A flood of emotions fills you as you feel the end near. The pen finally falls from its final race. Ink exhausted.
But, what’s that? The pen now hovers in front of you, growling and gloating. “You’re NOT done with ME yet!”
You do not have to have a completed manuscript to edit. Many will caution to plow forward and do not edit, leaving editing to the end. The main concern I see is some say editing becomes so consuming and daunting that it hinders the writers to the point they stop writing.
Editing has actually helped me write forward. In fact, after receiving some insightful feedback from a faithful test reader, I realized some things I wanted to keep in mind when I edit, especially for future editing. I hope these tips are helpful to you as well.
1. Get Yourself A Hard Copy
It will be much easier to use, in addition to a digital document. You can have one chapter open on your laptop while flipping through the pages of your hard copy. This hard copy you can make notes on, joy down your thoughts, and so much more. It’s also extremely satisfying to see your hard work in paper form. Often hard copies help us catch mistakes we do not catch prior.
2. KEEP Your Test Readers’ Feedback
This is easier to do when people respond through emails. But if you use Google docs, keep your comments. If you talk in person, try to keep a record of specific things your reader suggests or takes an interest in.
When going over each chapter keep in mind questions your readers have. Also, some readers may create some amazing twists for you simply because something is not quite clear to them. I cherish feedback because it often challenges me to fill in gaps I did not realize were there.
3. Are Your Characters Naked On A Blank Page?
Okay, bear with me, what I mean by this is simply are you keeping your reader up to date with clothing changes and scenery? Personally, clothing description is not something I usually take time to care much about. However, not all readers think like I do. It’s beneficial to make sure you are painting a scene.
If characters have a particular style they tend to stick to, then talk about that in the beginning. This will help the reader picture better, and it also allows you room to put a focus on other characters who put more thought into clothing choices.
Remember that clothing, whether your character is into clothes or not, ALWAYS reflects something. Personality, status, etc. People who are poor, for example, are their clothes old, torn, ragged, or borrowed? Maybe someone is more practical so their clothes are more plain and comfortable. Big personality or very bubbly/bright, how does clothing reflect that?
As writers, not one detail needs to be tossed in carelessly. USE these details to your benefit.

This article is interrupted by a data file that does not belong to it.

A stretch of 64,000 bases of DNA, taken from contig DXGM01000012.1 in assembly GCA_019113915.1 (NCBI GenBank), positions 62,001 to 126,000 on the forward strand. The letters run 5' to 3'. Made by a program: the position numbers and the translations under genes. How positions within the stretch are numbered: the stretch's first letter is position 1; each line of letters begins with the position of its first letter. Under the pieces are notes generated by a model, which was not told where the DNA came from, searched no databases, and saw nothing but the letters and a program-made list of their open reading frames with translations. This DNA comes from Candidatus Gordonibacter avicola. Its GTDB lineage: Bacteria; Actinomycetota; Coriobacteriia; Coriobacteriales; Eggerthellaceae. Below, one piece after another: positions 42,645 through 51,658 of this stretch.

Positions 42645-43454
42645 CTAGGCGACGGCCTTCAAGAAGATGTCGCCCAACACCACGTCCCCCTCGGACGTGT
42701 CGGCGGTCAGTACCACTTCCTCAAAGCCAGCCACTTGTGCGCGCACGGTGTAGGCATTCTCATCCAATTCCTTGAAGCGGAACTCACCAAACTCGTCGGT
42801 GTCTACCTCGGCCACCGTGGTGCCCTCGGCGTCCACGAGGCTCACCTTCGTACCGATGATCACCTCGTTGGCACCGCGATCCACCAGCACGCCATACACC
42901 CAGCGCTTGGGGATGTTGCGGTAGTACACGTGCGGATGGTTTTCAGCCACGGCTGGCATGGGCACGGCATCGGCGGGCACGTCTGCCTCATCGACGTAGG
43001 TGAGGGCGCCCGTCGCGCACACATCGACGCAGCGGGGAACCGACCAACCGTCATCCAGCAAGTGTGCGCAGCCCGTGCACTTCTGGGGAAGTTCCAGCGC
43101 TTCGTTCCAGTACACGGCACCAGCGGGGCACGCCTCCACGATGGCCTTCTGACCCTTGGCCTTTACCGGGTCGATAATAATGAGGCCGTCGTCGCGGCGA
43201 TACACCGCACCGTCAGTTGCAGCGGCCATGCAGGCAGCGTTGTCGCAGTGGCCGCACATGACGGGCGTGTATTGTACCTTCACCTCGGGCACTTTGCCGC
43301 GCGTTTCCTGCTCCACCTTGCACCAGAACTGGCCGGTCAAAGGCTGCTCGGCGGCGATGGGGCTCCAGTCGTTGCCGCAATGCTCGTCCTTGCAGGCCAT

Scenery is the same. You do not have to be excessive, not all scenes are about the surroundings. Nonetheless, you need just enough for your reader to have a clear picture. Just like clothing style, scenes paint emotion.
I don’t know if you are like me, but every time I write a scene, I see the surroundings in my mind. I do not always write them down, but I think it’s beneficial for me to be more aware of what I see, so others can see it, too.
4. Are Your Characters / Props Teleporting?
They can be sneaky!
First, a character is with a group of people, and suddenly they are now walking up to the same group people they were just with.
Was a prop one place and now another?
The apple lay on the table. She picked up the apple from the sink and placed it on the table.
This is why having a hard copy, sometimes, you need a different pair of eyes to catch what you didn’t see before.
5. What Has Been Hinted At Or Told In The Past
Remember that hard copy? *Whip it out
I recommend, along with your hard copy and your digital copy, you are going to need ONE more addition. A notebook, no, not the computer. Go over each chapter and ask yourself if you see these things:
- What are characters wearing in the scene/how that reflects them (or the situation they are in)
- What are the surroundings and what do they look like?
- Are props or people teleporting or disappearing mysteriously? A prop that has shown up in multiple chapters suddenly disappears. A person is suddenly on the other side of the town.
- What have readers pointed out that could be expanded upon?
- Are there connections made in previous chapters that need to be discussed in later chapters? Are there things previously said or things that happened that shape characters and their reasons for why they act the way they do? Take note and weave within the story.
Hope this is helpful to you! It certainly has helped me!
What tips do you have for editing?